Don’t be afraid to reach out to colleagues, say BVA and Vetlife

09 May 2018

The British Veterinary Association (BVA) is encouraging members of the profession to reach out to colleagues as it reveals 77% of vets have experienced concern for a colleague or fellow student’s mental health and wellbeing.

BVA and veterinary wellbeing charity Vetlife are encouraging all members of the veterinary family to mark Mental Health Awareness Week 2018 by reaching out to colleagues and by opening up about the issues and experiences that may be causing them stress.

John Fishwick, President, British Veterinary Association, said:

“We know that veterinary careers can be deeply rewarding but we also understand that the work can be stressful and challenging at times. In this sort of high-pressure environment it’s especially important that everyone feels able to reach out about whatever is worrying them or causing them stress.

“Next week is Mental Health Awareness Week so we’re taking the opportunity to remind everyone to reach out to colleagues who may be struggling, to be open about their own difficult experiences and to share the tools that help them cope. This isn’t just about one week of the year. We hope by opening these conversations we can all play a role in ensuring veterinary work and study environments are supportive and nurturing places.”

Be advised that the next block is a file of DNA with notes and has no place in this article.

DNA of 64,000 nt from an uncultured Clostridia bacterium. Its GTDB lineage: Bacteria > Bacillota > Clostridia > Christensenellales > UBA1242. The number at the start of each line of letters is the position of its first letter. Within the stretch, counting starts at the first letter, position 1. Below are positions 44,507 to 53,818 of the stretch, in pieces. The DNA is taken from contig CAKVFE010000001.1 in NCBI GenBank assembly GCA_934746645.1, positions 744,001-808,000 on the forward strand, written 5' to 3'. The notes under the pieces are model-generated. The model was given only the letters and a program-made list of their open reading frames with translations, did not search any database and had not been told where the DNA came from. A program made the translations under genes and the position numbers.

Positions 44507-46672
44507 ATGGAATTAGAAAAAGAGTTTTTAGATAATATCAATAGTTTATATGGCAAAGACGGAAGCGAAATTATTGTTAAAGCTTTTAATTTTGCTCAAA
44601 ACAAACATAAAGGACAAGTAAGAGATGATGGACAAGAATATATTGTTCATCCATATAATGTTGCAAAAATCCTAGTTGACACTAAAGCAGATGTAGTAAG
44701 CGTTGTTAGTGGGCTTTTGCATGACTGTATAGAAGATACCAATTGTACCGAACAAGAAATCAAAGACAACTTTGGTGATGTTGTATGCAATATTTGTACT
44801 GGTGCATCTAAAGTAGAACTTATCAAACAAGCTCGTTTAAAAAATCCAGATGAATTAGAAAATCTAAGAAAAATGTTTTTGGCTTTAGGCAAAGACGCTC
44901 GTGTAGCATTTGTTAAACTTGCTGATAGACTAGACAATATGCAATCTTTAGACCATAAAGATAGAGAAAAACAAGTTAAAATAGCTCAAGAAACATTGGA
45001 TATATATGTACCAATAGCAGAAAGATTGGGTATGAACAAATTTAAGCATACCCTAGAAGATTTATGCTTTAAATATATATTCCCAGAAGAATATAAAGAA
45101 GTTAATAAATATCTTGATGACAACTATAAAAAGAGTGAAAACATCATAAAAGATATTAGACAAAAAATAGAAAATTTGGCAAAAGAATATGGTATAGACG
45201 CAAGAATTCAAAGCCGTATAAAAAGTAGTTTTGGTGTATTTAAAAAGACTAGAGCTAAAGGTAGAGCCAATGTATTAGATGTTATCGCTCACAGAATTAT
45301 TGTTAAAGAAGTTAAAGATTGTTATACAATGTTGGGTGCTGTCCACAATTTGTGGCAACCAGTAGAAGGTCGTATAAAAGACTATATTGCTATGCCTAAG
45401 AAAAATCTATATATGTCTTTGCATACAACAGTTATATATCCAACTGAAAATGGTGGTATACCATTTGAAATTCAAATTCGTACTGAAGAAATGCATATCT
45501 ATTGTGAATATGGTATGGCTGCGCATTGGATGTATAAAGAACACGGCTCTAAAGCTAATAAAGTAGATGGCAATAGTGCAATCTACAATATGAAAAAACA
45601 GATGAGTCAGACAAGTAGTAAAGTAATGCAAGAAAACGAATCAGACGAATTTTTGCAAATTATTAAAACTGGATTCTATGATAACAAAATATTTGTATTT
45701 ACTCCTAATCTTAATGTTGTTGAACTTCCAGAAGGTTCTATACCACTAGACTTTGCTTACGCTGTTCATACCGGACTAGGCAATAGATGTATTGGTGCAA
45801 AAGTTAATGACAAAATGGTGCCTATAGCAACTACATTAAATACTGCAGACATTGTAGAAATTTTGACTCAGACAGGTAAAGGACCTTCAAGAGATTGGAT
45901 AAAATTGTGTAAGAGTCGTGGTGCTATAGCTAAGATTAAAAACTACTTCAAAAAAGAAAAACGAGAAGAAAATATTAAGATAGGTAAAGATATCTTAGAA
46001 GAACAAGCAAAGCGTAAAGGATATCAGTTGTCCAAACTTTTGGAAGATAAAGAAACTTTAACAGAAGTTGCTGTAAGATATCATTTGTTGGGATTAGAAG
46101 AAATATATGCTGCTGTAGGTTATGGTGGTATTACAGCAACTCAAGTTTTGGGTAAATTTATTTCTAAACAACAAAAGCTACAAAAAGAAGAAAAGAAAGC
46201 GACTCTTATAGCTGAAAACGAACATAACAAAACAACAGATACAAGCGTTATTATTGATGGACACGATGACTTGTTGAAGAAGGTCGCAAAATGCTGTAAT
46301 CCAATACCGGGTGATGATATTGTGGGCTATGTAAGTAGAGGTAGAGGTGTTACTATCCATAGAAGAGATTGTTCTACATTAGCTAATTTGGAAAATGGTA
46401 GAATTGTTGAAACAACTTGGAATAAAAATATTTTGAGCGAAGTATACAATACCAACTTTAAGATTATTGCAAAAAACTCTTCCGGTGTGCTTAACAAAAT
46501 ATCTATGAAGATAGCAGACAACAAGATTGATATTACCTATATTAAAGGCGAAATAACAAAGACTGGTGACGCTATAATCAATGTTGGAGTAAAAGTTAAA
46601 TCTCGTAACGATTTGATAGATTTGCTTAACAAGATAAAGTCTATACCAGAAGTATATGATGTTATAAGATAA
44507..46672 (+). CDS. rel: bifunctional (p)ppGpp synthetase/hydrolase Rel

The figures, released this week from BVA’s Voice of the Veterinary Profession survey, showed that nearly half of the vets surveyed (44%) were unsure whether they would be able to recognise the signs of mental ill-health in a colleague.

As well as encouraging conversations about mental health and wellbeing in the profession BVA is urging members to post on Twitter and Facebook about their own tips for dealing with stress using the hashtags #wellbeing and #vetlife. BVA will be signposting to useful resources throughout the week and posting a series of blogs relating to veterinary wellbeing.

Welcoming the encouragement by BVA, Vetlife Helpline Manager, Rosie Allister, said:

“We know that a number of factors can make it feel difficult for veterinary professionals to ask for help, but when people do, it may be peers who they first speak to, and those supportive workplace relationships can be vital.”

Rosie highlighted the support offered through Vetlife Helpline by trained volunteers, who understand the challenges of veterinary work. She added:

“Whether you are going through a difficult time yourself, or supporting a colleague who is, Vetlife Helpline is available 24 hours a day to listen. Vetlife’s Health Support service, which people can access via the Helpline also offers professional advice and care for veterinary professionals concerned about their mental health.”

Vetlife is an independent charity that provides free and confidential support to anyone in the UK veterinary community who has emotional, health or financial problems. For 24-hour confidential emotional support call the Vetlife Helpline on 0303 040 2551 or visit www.vetlife.org.uk to send an anonymous email.

BVA and Vetlife are supporters of the Mind Matters Initiative (MMI), which aims to improve the mental health and wellbeing of those in the veterinary team, including students, veterinary nurses, veterinary surgeons and practice managers.

BVA Media Office